Rewarding customers is critical in business because it makes the buying experience more personal. It also strengthens the customer-company relationship, making people feel included and valued. Exactly how to do it still puzzles some enterprises, however. If you’re stumped on what to do, these options might work for you.
Discounts appeal to customers’ intuitive desire to spend less and get more. Probably one of the most common options in this category is to try discount codes. When your customer makes a purchase, they receive a code that they can use to “unlock” a reward. The reward is usually a certain amount off a future purchase.
Another tried and true discount option is to offer a reduced rate or other special gift only on special days. The benefit of doing this is you can control customer flow through your site or store, getting more people to buy when things normally are a little slower.
Many businesses have had luck offering discounts at off times. For example, you might offer an amazing sale on Christmas items in July instead of November or December. The rationale is that offering at an unusual moment automatically gets some competitors out of the way, making you more noticeable to customers. This option doesn’t appeal to all customers but often works for early birds.
Discounts are something to use cautiously. As Dan Kennedy and Jason Maars of Entrepreneur discuss, they might overly focus customers on your prices. They also can reduce the effectiveness of whatever you’re selling.
Getting something extra makes the customer feel like they’re getting a better deal, even if they paid full price for their main purchase. One option is to give items away for any purchase during a certain time. You also can give away specific items as a way to promote a certain brand, especially if it’s a new item. Businesses also have turned to both traditional punch cards and their tech-savvy versions. With these, customers work toward a discount or reward. For instance, you might give your customer a free coffee after he buys five. Some businesses use the punch card idea with points, which customers can redeem for discounts, while others use collectibles like stickers to encourage customers to repeat shop. Waiving a fee (for example, shipping) works, too, especially if you are more service oriented.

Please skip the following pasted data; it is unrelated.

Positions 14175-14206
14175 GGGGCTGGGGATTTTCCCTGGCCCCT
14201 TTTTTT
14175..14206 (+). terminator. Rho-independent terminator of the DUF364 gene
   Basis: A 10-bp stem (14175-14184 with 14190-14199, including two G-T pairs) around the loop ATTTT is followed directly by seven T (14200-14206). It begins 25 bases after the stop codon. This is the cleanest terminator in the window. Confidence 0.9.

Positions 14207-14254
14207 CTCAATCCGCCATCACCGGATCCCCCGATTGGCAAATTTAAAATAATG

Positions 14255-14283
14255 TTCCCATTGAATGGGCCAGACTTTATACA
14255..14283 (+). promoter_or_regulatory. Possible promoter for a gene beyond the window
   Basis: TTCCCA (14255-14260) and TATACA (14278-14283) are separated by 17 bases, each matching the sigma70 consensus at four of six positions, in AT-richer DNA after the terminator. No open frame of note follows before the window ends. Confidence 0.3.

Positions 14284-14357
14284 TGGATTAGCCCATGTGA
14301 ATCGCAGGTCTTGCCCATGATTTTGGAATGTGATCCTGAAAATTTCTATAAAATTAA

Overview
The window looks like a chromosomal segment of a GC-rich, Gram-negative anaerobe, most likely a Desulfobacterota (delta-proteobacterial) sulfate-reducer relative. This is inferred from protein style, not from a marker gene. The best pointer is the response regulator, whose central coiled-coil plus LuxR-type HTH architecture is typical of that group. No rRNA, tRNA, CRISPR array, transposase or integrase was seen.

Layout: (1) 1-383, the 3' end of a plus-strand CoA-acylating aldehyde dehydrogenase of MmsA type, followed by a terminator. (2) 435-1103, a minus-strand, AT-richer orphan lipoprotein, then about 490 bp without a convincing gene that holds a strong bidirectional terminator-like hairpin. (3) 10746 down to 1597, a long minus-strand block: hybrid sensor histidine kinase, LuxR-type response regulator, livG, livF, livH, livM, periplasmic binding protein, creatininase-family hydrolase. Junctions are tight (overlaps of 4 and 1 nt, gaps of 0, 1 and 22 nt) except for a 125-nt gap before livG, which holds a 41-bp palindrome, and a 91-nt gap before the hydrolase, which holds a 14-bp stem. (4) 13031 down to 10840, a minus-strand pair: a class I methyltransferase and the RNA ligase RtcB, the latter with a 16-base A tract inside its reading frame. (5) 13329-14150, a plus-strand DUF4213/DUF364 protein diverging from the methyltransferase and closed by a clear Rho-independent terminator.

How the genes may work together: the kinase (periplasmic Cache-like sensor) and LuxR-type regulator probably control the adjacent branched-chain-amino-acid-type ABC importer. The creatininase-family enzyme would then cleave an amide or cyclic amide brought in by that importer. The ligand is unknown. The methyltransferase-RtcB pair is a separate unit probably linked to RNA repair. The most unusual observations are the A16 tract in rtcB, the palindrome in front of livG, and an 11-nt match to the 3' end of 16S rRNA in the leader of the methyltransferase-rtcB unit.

Randomly upgrade customer accounts so they receive more discounts, free items or other perks and services at no additional charge. This technique isn’t exclusive to businesses that offer memberships. For instance, a massage therapist might upgrade a session from half an hour to an hour.
Without new customers, your company won’t grow. No business should be without a referral system in place. Offer customers who refer discounts, coupons or free items for each person they refer. You also can provide the referred customers with an introductory perk as a thank you for trying your services or products.
Content creation competitions help customers feel included and committed to your company. Here, you might have a contest for people to design an ad or a new logo. You also can highlight an option for them to submit their own ideas to you, let them vote on something, get them to participate in your events and include them in beta testing. Letting customers try items for free and get exclusive previews are additional choices.
Sometimes the biggest thing you can do for a customer is just say thanks. You might leave a handwritten note for this or just give them a call. With social media now king, you also can give customers 15 minutes of fame, thanking them by name on your website, Twitter, Facebook and other platforms.
Note: This post is a guest post from a member of our DMR Insider Community.
Image credit: Bill Mill via flickr